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Crotona Parkway Malls

Crotona Malls

This text is part of Parks’ Historical Signs Project and can be found posted within the park.

These malls are named after Crotona Park, the largest park in the southern portion of the Bronx, and the sixth largest park in the borough. The City of New York acquired the property for Crotona Park from Andrew Bathgate as part of the consolidation of the Bronx park system in 1888. Even before the City acquired the land, the Bathgate family allowed the public to picnic by their lake (now called Indian Lake). The park was to be named after the Bathgates until a Parks engineer had a spat with the family and instead named it Crotona, after Croton, a Greek colony known for its athletes. Croton is also the name of the old New York City aqueduct. The name proved prescient, as the parks’ athletic facilities have played host to many future athletes, including baseball great Hank Greenberg.

Although known as the Crotona Parkway Malls, these malls are actually located between Crotona Parkway and Southern Boulevard. The land for Crotona Parkway was acquired by the city in 1888 to build a road connecting Crotona Park and Bronx Park, running to the east of Southern Boulevard. The parkway opened in 1910, replacing an unpaved road known as Penfold Street. Southern Boulevard was created as a grand throroughfare in the 1870s. It was designed to extend north from East 133rd Street and Third Avenue and to run alongside Crotona and Bronx Parks to its terminus, the New York Botanical Garden. It now becomes Dr. Theodore Kazimiroff Boulevard at that point.

Bronx Park was named after the 17th century settler Jonas Bronck (1600-1643) by the New York State Legislature on June 14, 1884. In 1898, the City of New York allotted over 250 acres to the New York Zoological Society to build a park to preserve native animals and promote zoology. The Wildlife Conservation Park, better known as the Bronx Zoo, opened in 1899 and remains one of the largest wildlife conservation parks in the United States, housing 4,000 animals representing more than 650 species. In 1891, another 250 acres were allotted to the New York Botanical Society. The New York Botanical Garden was modeled after the Royal Botanic Gardens in Kew, England and has become one of the most distinguished gardens in the world.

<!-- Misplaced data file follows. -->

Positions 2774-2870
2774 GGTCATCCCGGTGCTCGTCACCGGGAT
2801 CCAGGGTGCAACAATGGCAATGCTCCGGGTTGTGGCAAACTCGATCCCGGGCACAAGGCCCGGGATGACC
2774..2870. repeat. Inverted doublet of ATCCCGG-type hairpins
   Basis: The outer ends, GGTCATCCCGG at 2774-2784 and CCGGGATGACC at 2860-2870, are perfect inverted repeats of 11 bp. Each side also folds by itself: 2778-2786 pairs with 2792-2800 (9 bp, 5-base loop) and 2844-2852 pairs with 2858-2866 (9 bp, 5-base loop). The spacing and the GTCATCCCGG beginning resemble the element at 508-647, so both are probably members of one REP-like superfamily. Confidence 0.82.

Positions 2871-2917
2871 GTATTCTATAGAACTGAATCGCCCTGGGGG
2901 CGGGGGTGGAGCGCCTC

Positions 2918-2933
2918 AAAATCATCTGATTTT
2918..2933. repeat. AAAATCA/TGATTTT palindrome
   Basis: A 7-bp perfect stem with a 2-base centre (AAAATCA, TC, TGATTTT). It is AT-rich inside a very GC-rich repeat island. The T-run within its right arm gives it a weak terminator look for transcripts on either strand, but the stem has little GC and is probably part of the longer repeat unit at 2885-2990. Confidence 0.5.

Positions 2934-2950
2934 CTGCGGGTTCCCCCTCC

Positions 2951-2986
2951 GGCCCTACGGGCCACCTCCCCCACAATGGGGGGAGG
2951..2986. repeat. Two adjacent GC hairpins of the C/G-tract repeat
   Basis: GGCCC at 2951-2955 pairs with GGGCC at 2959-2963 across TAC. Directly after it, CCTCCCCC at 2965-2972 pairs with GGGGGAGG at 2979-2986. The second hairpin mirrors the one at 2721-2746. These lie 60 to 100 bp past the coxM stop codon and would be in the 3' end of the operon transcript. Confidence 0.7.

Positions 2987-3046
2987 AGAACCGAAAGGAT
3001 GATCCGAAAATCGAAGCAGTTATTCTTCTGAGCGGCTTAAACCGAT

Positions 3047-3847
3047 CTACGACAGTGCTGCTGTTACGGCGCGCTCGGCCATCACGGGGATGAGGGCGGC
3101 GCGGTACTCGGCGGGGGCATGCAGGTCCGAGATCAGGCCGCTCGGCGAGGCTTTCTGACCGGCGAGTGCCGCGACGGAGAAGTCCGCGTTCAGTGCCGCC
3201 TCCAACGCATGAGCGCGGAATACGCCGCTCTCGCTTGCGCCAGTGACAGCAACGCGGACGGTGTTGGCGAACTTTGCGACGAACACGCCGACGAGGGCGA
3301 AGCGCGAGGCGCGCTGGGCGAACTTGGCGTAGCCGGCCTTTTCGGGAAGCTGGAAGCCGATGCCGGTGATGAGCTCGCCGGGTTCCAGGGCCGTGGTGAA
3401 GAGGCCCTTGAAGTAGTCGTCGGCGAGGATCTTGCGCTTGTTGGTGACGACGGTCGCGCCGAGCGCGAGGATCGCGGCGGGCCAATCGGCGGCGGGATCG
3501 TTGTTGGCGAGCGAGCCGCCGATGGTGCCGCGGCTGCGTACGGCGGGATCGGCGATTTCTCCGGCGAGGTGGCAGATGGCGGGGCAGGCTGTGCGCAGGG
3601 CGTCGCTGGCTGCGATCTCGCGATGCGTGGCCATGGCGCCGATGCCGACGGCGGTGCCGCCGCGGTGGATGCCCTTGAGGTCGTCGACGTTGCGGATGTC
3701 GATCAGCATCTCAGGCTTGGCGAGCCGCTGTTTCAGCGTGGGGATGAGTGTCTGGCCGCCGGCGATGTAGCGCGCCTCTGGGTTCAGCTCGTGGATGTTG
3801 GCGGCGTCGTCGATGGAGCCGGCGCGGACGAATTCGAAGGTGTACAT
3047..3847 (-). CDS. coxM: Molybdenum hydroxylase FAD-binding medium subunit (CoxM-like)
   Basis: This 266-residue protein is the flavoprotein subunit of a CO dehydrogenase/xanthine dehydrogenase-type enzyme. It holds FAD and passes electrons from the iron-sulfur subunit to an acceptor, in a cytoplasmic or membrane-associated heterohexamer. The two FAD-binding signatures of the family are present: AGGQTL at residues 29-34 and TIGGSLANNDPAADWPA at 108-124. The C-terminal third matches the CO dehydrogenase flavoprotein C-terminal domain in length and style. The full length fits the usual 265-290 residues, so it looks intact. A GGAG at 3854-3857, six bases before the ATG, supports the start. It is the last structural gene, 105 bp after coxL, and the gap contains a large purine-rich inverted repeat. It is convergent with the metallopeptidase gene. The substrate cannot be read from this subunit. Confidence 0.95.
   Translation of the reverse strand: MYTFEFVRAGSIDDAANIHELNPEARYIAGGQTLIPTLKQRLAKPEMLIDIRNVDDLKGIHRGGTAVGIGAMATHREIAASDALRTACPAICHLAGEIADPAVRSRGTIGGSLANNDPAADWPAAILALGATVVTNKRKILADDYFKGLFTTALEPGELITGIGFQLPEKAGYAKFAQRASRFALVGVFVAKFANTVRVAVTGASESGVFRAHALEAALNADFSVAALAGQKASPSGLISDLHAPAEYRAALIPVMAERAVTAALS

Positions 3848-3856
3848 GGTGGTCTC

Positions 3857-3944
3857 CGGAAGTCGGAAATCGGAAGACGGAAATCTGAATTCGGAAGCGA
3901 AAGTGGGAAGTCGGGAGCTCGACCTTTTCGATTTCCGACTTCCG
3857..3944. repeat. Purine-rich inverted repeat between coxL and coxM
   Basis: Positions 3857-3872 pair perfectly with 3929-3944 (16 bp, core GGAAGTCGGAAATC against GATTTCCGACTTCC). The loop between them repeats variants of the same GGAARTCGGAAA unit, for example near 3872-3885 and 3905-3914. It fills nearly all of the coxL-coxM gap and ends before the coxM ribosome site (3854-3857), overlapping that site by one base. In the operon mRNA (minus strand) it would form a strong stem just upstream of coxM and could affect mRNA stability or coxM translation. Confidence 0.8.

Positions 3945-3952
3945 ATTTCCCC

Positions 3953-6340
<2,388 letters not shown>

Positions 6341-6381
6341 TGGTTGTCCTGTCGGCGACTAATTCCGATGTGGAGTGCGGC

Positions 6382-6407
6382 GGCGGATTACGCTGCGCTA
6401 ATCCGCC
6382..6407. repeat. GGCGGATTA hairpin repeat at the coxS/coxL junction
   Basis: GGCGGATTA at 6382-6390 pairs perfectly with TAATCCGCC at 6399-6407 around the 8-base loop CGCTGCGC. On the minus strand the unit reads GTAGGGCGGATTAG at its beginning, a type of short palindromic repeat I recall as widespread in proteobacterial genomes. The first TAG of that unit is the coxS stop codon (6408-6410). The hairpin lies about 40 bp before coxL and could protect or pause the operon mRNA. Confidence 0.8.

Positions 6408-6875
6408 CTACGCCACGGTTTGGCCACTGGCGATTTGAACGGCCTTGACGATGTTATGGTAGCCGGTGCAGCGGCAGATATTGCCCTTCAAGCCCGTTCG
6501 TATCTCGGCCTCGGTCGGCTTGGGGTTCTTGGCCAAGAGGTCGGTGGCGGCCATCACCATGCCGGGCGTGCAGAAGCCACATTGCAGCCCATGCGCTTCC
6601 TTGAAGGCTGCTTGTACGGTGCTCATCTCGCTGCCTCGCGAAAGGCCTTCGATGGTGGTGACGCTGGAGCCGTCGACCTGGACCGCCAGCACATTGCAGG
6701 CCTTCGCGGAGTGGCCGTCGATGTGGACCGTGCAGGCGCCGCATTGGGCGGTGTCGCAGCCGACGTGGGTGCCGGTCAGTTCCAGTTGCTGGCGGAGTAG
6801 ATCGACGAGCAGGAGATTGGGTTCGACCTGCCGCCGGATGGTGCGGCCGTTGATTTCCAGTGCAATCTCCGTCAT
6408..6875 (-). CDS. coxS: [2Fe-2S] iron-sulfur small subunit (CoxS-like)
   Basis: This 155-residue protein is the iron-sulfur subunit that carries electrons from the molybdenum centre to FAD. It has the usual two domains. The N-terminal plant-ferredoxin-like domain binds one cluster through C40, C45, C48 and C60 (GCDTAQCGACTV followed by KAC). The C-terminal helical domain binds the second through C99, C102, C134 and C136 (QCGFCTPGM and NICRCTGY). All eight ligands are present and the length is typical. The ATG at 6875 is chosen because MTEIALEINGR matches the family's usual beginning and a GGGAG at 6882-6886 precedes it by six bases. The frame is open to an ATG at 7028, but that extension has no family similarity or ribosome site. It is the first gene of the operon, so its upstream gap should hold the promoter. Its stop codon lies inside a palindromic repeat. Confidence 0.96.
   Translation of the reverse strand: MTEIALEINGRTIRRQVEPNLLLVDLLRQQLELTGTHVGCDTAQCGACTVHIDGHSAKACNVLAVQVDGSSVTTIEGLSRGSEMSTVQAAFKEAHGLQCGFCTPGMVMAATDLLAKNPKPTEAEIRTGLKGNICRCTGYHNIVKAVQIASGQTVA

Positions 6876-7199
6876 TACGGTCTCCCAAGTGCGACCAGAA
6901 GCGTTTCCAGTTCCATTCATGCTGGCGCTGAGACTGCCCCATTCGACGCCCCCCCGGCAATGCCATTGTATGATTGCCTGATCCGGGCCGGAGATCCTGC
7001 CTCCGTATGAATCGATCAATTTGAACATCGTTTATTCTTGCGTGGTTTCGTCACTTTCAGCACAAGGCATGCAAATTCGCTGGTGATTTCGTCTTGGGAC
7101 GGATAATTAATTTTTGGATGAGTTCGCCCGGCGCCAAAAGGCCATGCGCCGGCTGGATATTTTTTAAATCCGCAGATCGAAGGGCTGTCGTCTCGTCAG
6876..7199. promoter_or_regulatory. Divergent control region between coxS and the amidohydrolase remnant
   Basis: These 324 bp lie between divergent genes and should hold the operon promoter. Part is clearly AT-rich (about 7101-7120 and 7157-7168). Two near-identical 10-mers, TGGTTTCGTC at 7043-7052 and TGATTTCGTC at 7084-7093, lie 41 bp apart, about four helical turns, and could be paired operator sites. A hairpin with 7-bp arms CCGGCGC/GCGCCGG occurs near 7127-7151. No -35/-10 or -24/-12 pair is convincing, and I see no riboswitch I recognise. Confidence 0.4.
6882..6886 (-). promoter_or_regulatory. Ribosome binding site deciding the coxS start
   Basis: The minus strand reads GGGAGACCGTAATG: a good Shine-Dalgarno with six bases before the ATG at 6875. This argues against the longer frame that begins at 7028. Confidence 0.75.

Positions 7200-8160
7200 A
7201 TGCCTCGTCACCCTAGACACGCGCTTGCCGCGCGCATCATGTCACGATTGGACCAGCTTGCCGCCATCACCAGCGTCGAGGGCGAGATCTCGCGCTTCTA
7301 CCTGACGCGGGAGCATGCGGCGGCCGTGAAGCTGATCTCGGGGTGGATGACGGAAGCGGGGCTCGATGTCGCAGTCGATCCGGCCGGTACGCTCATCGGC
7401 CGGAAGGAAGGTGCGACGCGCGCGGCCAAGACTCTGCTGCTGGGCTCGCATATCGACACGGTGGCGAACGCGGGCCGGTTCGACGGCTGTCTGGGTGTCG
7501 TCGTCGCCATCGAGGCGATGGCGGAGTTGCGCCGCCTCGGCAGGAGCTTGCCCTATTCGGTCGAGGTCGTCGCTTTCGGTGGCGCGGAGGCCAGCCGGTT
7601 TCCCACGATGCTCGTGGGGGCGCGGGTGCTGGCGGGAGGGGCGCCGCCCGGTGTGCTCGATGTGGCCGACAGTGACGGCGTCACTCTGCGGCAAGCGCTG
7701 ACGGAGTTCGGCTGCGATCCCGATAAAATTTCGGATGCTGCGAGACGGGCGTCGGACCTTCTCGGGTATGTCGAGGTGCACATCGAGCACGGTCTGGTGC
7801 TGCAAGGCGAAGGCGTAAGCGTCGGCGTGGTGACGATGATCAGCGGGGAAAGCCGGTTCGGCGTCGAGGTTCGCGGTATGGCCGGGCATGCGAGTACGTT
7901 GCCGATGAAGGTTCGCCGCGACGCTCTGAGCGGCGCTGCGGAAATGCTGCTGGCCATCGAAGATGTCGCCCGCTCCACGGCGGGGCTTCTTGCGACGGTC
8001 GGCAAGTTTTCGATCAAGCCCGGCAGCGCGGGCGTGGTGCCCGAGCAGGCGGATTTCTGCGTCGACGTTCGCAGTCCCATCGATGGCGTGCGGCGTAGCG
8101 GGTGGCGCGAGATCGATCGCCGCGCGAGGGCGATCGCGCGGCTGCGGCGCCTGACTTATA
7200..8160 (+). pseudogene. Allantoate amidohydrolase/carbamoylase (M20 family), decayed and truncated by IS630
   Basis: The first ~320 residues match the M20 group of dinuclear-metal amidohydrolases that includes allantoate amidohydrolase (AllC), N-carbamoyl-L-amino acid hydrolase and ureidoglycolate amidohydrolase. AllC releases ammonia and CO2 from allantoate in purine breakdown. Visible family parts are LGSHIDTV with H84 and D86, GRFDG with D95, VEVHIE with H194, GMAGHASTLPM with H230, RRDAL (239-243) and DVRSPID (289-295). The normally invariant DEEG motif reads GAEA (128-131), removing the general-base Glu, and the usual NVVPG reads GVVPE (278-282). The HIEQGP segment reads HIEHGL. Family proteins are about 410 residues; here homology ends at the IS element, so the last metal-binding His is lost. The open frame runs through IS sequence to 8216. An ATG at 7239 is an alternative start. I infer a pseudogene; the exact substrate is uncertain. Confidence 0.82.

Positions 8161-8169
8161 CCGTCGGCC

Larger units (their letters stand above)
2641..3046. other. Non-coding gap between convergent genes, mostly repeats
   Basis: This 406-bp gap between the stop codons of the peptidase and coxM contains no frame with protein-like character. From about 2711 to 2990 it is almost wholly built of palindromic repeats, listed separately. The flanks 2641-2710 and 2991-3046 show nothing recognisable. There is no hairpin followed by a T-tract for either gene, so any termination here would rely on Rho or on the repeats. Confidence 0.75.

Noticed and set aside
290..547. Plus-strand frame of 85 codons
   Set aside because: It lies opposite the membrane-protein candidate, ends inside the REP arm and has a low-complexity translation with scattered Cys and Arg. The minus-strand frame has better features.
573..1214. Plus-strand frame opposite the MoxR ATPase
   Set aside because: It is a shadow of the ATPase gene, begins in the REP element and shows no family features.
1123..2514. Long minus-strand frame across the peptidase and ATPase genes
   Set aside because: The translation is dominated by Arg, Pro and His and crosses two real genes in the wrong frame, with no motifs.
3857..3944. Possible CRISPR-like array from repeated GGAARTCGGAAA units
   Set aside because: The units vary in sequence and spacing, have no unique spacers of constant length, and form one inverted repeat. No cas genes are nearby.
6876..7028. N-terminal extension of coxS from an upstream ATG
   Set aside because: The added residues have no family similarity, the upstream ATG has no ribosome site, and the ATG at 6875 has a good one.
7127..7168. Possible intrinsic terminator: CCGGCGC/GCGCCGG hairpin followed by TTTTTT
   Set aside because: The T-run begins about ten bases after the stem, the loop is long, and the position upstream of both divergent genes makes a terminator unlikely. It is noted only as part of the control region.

In the mall between East Tremont Avenue and East 178th Street stands a stone obelisk commemorating a tragic moment in Bronx history. On March 20, 1990, a fire broke out in the Happy Land Social Club, killing 87 people. In 1995, a memorial sponsored by the Bronx Borough President was erected in the mall opposite the remains of the social club to honor the deceased. The obelisk is constructed of smooth-honed rose granite. It is nine feet six inches tall and three feet wide, and it stands on a pedestal one foot three inches tall and five feet wide.

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